Brewin Dolphin Peaks Tour, Epic Course plus a couple of laps of the Showground car park to top things off to a century 💯 ride.



Today I was supposed to be riding the Wiggle Jurassic Beast in Dorset, but mid-week I’d swapped to a Velo Club entry on the Brewin Dolphin Peaks Tour, starting in Bakewell and heading out on a very tough and hilly route around the Peak District.

I stopped overnight in nearby Buxton and headed off early doors to the event HQ at the showground in Bakewell. Upon arrival, I was directed to the Velo Club parking and walked down to the Velo Club itself. A familiar face was at the gate and we had a quick chat before I went in to register and get some breakfast.

Registration was quick and easy and the lovely ladies who were doing the catering recognised me from the Brewin Dolphin Ridgeway Rouleur a few weeks ago and we had a quick chat whilst they got me some delicious scrambled egg and porridge with blueberries. Yum!


Suitably fortified for the ride, I headed off to join the group going out with a ride leader on the Epic Course. I fully intended to drop myself and do my own thing for the main ride as I wanted to settle in and enjoy the ride and scenery, but it would be nice to start with the ride leader.


We were soon heading off and out of Buxton to the north. The first few miles were nice and flat and it warmed my legs up nicely for what was to come.

In the village of Grindleford, we turned left off the main road and saw our first wall of tarmac of the day, 7 miles into the ride. I wasn’t expecting any different, so settled into bottom gear for the grind up the steep initial part of the climb. It eased off a bit later on but was still pretty steep. Great views all around when we got to the top though, so it was totally worthwhile.


The route meandered around the top of the peaks for a good few miles now before we passed through Castleton and I knew the killer Winnats Pass was coming. This is in the top 100 hardest climbs in the UK and for good reason, with longish sections of 20% gradient and not really much let up in steepness.

As I was grinding my way up the pass I spotted Phil from and said hello as I passed. Always nice to see a familiar face from my southern sportives.


Once at the top things settled out and not long afterwards I was at the first feed stop in a place called Peak Forest. It was very busy with cyclists but had some very welcome tea and coffee facilities. I had a good chat with lots of other riders before getting back on with the ride.

The next section of the route took us into the suburbs of Chapel-en-le-Frith and then into Whaley Bridge, before the gradual, but totally gorgeous ascent of the Goyt Valley. I got chatting to one of the ride leaders on this section and we both span our way to the top talking all manner of cycling. Love the social aspects of sportives!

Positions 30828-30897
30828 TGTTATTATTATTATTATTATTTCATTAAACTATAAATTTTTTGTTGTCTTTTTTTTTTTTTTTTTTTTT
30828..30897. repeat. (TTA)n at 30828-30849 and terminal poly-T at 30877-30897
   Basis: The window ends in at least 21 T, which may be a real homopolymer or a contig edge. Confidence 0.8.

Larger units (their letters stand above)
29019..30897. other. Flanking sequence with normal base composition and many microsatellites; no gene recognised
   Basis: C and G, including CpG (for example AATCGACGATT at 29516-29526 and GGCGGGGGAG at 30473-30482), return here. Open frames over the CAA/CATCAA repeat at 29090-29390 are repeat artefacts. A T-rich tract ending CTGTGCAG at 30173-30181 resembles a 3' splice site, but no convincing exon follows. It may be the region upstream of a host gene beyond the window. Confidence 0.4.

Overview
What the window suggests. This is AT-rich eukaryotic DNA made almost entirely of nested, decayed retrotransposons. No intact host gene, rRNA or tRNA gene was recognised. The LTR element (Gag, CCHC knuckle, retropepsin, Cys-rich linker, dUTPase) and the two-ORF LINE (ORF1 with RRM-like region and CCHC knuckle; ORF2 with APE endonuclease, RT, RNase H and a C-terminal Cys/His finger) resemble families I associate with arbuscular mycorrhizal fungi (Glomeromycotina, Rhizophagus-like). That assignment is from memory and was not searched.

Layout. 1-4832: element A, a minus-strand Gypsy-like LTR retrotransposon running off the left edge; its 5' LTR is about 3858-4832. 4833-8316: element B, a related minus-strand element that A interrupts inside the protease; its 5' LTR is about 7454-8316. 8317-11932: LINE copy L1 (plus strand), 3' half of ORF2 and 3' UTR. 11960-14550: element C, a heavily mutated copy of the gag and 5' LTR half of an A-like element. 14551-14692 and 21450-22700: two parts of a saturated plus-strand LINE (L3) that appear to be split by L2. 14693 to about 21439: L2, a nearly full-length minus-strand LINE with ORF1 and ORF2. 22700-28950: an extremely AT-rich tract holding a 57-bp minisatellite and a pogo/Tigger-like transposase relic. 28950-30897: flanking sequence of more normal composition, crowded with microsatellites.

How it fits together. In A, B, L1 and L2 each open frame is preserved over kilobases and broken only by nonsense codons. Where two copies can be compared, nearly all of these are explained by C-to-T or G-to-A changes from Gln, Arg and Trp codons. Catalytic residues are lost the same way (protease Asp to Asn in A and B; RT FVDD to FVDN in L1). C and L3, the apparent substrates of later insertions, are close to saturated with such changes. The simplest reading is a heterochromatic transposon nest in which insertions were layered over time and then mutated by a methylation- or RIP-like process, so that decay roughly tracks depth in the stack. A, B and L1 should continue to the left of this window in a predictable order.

After the beautiful Goyt Valley (remember being brought out here as a child with my parents for picnics!), we skirted the outskirts of Buxton before the Epic Course left the main route and headed up the Cat n Fiddle climb. I’ve ridden the Cat n Fiddle a few times before but never from this direction, so was great to see the other side of it.


After the obligatory selfie at the Cat n Fiddle, it was down a lovely flowing descent into the Wildboarclough valley to the east of Macclesfield, another totally gorgeous area with lots of roadside streams and shade from the many trees.


Dropping past the Wincle Brewery (who were doing a tour at 2pm this afternoon and I was tempted to stop and go on it for a split second ;-)), we started the Gun Hill climb just to the NW of Leek.

After the climb was another flowing descent into the second feed stop at Meerbrook. Here I bumped into the familiar face of the feed stop helpers I normally see on southern sportives and always have some fun banter with. We had a good old chat before I had to get back on my way.


The other side of the A53 just north of Leek was a bit of an unexpected and nasty climb up out of Thorncliffe. Ouch! Then it was a nice flowy road along the ride of the hills into a village called Warslow.

Here I was already running short on water and stopped at a village hall where they were doing wash a car for charity to ask if there was a village shop I could get some water and perhaps a fizzy drink at. There wasn’t but the lovely ladies said they would get me some ice cold water and even produced an ice cold can of Sprite. Simply wonderful! The only payment they wanted was for me to explain why all these cyclists kept coming past as they were wondering if there was a race on or something. I explained the concept of a sportive to them.

From here it was an easyish ride with a few lumps and bumps to the third feed stop at Sheen. Here, my friend from the previous feed stop was already there so we had another quick chat before I headed off to complete the final 19 miles or so of the route.


Not much to report from the last section of the ride apart from a lovely road through the bottom of a valley with limestone cliffs either side, just north of a village called Heathcote. Loved it!

As we were coming back into Bakewell there was a fabulously fast and flowing descent back into the town and I was soon at the finish line collecting my lovely medal and goodies. The only problem was I had 98.7 miles on the clock and you can’t get this close to a 100 mile ride and not do it. A couple of laps of the flat car park soon sorted that out.


I retired to the Velo Club where they had some delicious mushroom pasta, brownie and a beer ready and waiting for me, along with a great welcome back. Perfect!

A very tough day on the bike and my first 10/10 UK Cycling Events ride, but perfect weather, sublime organisation, great scenery and route made it a day to remember.

Route: click here